Soil liquefaction occurs when a saturated or partially saturated soil substantially loses strength and stiffness in response to an applied stress, during an earthquake or a sudden change in stress conditions material that is ordinarily a solid behaves like a liquid.
Actions in the soil such as seismic waves pass through saturated granular layers, distorting the granular structure that produces liquefaction, it causes loosely filled clusters of particles.
Drainage should be provided so that collapse can be avoided which indirectly increases the pore-water pressure between the grains and if the pore water pressure rises to the level of approaching the weight of overlying soil.
In such a case, the granular layer temporarily behaves as a viscous liquid as a substitute of a stable.
The process in which sediment temporarily loses its strength under the water table for a period of time behaves as a viscous liquid instead of a solid, this process is called soil liquefaction.
Significance of Soil Liquefaction:
- After liquefaction, the soil no longer behaves as a passive grid of particles.
- The strength and stiffness of liquefied soils are significantly reduced which often resulting in structural failures.
- Therefore, a liquefied ground is no longer considered stable and fit for building structures, it has neither the ability to carry its own weight nor the weight of structures above.
- Understanding the possibilities of soil liquefaction helps to decide which treatment method is to be chosen to make soil liquefaction free.
- Hence it helps in the strong and safe construction of the structure.
Types of Soil Liquefaction:
It is a phenomenon through which static equilibrium is destroyed by static or dynamic loads in soil deposits with low residue strength.
This happens when the static shear within the soil exceeds the shear strength of the liquefied soil.
2.Cyclic mobility liquefaction:
It is a phenomenon triggered with cyclic loading, in soil deposition with constant shear stress in comparison with soil strength.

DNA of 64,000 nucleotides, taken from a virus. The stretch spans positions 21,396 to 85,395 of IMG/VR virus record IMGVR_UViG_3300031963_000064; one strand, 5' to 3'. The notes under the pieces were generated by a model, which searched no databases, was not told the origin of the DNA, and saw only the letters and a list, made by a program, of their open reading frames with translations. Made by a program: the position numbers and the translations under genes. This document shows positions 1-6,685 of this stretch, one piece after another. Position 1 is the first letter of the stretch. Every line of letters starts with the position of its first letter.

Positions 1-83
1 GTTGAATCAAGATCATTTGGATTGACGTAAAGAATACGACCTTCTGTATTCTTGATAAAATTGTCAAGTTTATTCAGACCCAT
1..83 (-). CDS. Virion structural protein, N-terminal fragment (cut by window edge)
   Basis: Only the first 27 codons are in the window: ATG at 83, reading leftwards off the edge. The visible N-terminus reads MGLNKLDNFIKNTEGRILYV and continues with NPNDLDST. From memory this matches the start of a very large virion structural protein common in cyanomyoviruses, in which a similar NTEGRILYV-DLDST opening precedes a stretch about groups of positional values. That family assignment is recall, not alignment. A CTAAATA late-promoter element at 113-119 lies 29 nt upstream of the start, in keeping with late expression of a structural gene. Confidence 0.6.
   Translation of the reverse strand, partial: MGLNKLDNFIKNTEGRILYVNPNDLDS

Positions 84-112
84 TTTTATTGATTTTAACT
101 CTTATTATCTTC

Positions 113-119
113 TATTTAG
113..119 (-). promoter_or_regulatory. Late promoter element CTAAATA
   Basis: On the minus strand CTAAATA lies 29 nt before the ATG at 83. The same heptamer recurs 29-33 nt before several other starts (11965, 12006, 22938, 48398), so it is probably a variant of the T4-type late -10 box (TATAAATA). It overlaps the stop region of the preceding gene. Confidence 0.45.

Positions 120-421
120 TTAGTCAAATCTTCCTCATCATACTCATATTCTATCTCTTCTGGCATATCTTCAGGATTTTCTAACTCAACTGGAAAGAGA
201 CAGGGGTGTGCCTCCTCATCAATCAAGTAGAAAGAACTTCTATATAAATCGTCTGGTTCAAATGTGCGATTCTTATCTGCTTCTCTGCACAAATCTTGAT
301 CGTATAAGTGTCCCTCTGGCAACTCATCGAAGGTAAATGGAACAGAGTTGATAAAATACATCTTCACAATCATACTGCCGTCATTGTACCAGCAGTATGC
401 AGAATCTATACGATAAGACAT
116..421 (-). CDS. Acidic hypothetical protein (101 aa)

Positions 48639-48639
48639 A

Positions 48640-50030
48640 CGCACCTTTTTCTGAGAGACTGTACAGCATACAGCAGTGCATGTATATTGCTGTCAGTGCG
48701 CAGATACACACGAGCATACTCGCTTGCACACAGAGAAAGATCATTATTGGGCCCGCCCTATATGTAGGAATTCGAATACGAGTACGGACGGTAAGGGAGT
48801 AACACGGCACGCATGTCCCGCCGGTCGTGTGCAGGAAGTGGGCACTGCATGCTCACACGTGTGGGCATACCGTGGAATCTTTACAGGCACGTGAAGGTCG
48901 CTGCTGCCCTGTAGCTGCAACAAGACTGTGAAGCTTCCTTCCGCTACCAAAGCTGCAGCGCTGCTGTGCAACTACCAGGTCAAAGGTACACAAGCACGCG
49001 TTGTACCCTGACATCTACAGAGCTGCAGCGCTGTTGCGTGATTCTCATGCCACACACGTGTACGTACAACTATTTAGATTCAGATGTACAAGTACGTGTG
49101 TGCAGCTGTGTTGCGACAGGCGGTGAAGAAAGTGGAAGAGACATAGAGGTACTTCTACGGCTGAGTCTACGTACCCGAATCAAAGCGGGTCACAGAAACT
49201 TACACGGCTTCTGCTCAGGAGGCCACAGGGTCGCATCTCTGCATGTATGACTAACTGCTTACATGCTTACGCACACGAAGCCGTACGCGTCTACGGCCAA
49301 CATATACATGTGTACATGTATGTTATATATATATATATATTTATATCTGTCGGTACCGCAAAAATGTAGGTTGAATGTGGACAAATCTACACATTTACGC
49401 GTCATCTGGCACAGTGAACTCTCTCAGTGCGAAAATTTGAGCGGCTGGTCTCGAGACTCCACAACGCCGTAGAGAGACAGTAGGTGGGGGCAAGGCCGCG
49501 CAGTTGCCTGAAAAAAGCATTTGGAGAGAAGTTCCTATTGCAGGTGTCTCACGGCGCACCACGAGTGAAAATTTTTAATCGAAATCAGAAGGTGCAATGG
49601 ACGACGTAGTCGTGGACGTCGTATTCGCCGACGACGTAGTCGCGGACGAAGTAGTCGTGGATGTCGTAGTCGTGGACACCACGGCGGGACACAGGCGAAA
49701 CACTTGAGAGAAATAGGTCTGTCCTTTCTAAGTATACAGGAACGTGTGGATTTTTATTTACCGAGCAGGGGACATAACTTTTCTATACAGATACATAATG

Deformation will increase due to cyclic dynamics because of static and dynamic stresses present during earthquakes.
Effect of soil liquefaction:
The most catastrophic land failures are due to liquefaction.
Such flow failure mostly displaces large masses of soil over long distances with velocities up to 10 km / h.
It involves large lateral displacements along the soil surface blocks.
An important consequence of the liquefaction of a sub-layer layer is displacement by earthquakes combining gravity and passive forces.
Typically, lateral spreading develops on gentle slopes and strikes in the direction of a free face such as a buoyant river channel.
Liquefaction at depth can separate soil layers from the underlying ground, then this upper soil is allowed to oscillate forwards and backwards because of the waves of the ground.
Usually, this happens when the ground is flat or the slope is light to permit lateral displacement.
Loss of bearing strength:
The soil supporting constructing or different main buildings liquefies and loses strength.
The rising wave of liquefaction then weakened the soil supporting the buildings.
This eventually allows structures or foundations to settle and tip slowly
As soil pore-water pressures spread, small earthquakes can usually occur after earthquakes, these settlements may suffer damage, although they will be much lower than large movements.
These large movements may occur with flow failures, lateral diffusion and bearing capacity failures.
Also read: Difference between M Sand and River sand
Methods of prevent Soil Liquefaction Hazards:
There are basically three ways to reduce liquefaction hazards as follows:
1. Liquefaction-resistant soil:
Avoid building on liquefied susceptible soil.
To find out the liquefaction potential of soil on a site, it’s essential to characterize the soil at a specific construction site according to the various standards available.
2. Construction Resistant Structures:
In some situations, construction on land that shows the possibility of liquefaction is not avoidable, therefore, the construction of the base structure should be designed in such a way as to resist the effects of liquefaction.
Space restrictions, favorable conditions and other reasons are the major reasons for building structures on liquefied soils.
3. Improvement in soil:
This includes mitigation of liquefaction hazards by improving soil strength, density and drainage characteristics.
This can be done using a variety of soil improvement techniques.
Also read: Soil Classification & Soil Cement